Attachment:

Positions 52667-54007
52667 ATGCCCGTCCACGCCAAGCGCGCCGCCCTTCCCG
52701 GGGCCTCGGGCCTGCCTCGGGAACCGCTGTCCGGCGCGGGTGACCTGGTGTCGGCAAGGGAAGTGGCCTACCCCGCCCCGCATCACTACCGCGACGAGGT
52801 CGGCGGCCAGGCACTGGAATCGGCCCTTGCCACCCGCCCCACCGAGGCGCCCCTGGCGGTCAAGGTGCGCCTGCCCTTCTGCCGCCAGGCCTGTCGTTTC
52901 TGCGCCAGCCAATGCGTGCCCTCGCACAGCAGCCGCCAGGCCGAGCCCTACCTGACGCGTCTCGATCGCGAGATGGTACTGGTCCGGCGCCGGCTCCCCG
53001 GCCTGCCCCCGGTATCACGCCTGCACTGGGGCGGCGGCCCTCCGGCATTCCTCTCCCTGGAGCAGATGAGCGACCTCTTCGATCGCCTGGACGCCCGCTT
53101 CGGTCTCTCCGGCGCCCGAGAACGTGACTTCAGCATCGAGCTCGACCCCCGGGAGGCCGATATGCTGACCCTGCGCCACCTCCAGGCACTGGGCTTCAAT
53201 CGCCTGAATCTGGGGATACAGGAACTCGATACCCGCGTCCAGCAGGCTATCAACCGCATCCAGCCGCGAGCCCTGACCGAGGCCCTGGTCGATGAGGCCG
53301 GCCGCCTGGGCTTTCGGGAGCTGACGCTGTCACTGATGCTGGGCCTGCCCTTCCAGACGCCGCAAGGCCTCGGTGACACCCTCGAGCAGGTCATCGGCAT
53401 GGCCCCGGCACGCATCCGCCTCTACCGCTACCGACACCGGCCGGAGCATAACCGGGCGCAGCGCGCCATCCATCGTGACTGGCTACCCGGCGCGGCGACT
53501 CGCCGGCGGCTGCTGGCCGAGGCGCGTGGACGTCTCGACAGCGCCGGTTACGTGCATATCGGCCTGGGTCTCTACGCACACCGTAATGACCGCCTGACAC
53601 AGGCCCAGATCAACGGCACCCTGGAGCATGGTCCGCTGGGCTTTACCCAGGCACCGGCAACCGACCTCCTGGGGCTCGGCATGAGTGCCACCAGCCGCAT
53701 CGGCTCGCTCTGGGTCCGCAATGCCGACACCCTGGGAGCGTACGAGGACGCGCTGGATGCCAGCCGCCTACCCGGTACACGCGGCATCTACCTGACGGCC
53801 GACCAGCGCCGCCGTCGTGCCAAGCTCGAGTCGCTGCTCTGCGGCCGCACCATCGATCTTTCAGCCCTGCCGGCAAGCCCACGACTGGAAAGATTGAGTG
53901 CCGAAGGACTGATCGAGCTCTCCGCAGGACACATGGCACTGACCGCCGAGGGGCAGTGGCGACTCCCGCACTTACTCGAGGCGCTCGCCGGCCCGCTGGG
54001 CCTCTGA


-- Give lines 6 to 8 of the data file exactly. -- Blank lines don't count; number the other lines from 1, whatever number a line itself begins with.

53001 GCCTGCCCCCGGTATCACGCCTGCACTGGGGCGGCGGCCCTCCGGCATTCCTCTCCCTGGAGCAGATGAGCGACCTCTTCGATCGCCTGGACGCCCGCTT
53101 CGGTCTCTCCGGCGCCCGAGAACGTGACTTCAGCATCGAGCTCGACCCCCGGGAGGCCGATATGCTGACCCTGCGCCACCTCCAGGCACTGGGCTTCAAT
53201 CGCCTGAATCTGGGGATACAGGAACTCGATACCCGCGTCCAGCAGGCTATCAACCGCATCCAGCCGCGAGCCCTGACCGAGGCCCTGGTCGATGAGGCCG